How does the author of Genesis conclude each of the seven days of creation (see Gen. 1:5, 1:8, 1:13, 1:19, 1:23, 1:31, and 2:1-3)? Consider the seventh day of creation as an ultimate rest day. What do you think it would be like to always live in that rest with God?
Read Genesis 3:1-7 and 3:21-24 aloud. What were the humans tempted to believe about God and themselves? How did they act on these beliefs, and how did this choice exile them from the place of rest? How do you think lies about God and ourselves prevent us from resting with God today?
God wants to restore humanity to ultimate rest, so he chooses the Israelites to reenact his seventh-day rest so they can share it with others. Of all the ways he invites them to practice rest (e.g., Exod. 20:8-11, Lev. 23:1-3, 25:8-13), which practice are you least familiar with today?
Jesus comes to restore us to God’s eternal rest! How does Jesus launch his public ministry? Read Luke 4:14-21, noting that the year of favor refers to the ultimate Jubilee—Israel’s super-charged Sabbath (see Lev. 25). What do you observe?
What is one specific way Jesus invites us to receive and practice true rest (e.g., Matthew 11:28-29)?
Tim: Yeah. In biblical Hebrew, the word seven is connected to the idea of fullness or completeness.
Jon: And that’s something we all long for but don’t often experience. Instead, we find ourselves working endlessly, fighting back chaos with no real rest.
Seventh-Day Rest Established in Genesis [00:22-01:09]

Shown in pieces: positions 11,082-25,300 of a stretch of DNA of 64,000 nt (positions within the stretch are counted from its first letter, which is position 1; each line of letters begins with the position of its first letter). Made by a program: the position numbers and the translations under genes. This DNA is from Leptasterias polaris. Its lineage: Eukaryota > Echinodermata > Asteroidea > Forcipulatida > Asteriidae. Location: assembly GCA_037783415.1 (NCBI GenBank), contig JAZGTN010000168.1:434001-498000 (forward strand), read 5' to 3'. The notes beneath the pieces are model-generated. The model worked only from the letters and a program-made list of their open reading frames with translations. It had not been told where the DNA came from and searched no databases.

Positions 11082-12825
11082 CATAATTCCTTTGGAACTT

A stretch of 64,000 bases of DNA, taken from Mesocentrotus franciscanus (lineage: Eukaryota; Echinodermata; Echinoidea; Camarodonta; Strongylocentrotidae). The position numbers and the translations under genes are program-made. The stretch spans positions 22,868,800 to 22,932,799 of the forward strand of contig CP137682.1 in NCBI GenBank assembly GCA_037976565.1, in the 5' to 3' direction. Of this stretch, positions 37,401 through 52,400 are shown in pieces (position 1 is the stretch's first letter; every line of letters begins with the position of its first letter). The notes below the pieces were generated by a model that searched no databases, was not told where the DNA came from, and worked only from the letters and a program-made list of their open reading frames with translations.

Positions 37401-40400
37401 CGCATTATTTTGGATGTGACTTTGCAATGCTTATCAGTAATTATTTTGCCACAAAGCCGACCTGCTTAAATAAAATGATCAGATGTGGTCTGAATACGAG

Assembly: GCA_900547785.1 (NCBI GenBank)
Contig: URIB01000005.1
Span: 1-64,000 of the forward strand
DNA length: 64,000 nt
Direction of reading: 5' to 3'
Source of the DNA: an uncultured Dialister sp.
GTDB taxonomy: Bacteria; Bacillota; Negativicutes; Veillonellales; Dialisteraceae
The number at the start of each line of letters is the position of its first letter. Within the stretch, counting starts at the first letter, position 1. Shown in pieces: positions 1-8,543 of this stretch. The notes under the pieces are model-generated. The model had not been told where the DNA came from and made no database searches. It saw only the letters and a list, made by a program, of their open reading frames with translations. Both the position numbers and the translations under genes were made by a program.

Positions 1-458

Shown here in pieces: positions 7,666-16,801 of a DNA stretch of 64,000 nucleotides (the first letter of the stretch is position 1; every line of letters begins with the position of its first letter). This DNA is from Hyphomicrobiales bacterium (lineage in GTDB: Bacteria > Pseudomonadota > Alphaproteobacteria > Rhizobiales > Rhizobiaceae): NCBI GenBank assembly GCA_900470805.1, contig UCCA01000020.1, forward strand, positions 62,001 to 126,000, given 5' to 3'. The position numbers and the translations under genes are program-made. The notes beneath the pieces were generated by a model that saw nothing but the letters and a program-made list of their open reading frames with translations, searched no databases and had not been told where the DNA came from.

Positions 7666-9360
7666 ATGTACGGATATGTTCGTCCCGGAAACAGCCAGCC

Tim: Yes. Now keep all that in mind as we turn to Genesis 1 in the Bible. It begins with darkness and disorder, but then God speaks to bring about light and order, so that life can flourish1.
Jon: And this happens over the course of six days.
Tim: Each day is marked with the phrase, “there was evening and there was morning.”2 But on the seventh day, something special happens.
Jon: God stops and rests.
Tim: Right. Creation is brought to its completion on the seventh day. And that phrase, “there was evening and there was morning,” it doesn’t appear on day seven3.
Jon: It’s like a day with no end.
Tim: On the seventh day, God’s presence fills his creation. The land provides for all of God’s creatures, including humans, who are appointed to rule the world with God forever4.
Jon: Kings and queens of the seventh-day rest. I can get into that.
Humans Forfeit Rest [01:10-01:57]
Tim: But the humans are deceived by a dark power, and they forfeit that rest5. They’re exiled into the wilderness6, where they have to work as slaves to the land7.
Jon: Until they die and return to the dust from which they came8.
Tim: But God wants to restore humanity back to that seventh day rest, so he chooses to give the family of Israel that experience of ultimate rest, so they can share it with others9.
Jon: But how? They’re in Egypt, slaves to an oppressive empire who is grinding them into the dust10.
Tim: So God confronts Egypt, and he liberates the Israelites11, taking them through the darkness and chaos on the way to the promised land12.
Jon: Now, while they’re on their way, they find themselves in the wilderness. It’s easy to get lost; life is a struggle13. They are not in the land of rest yet.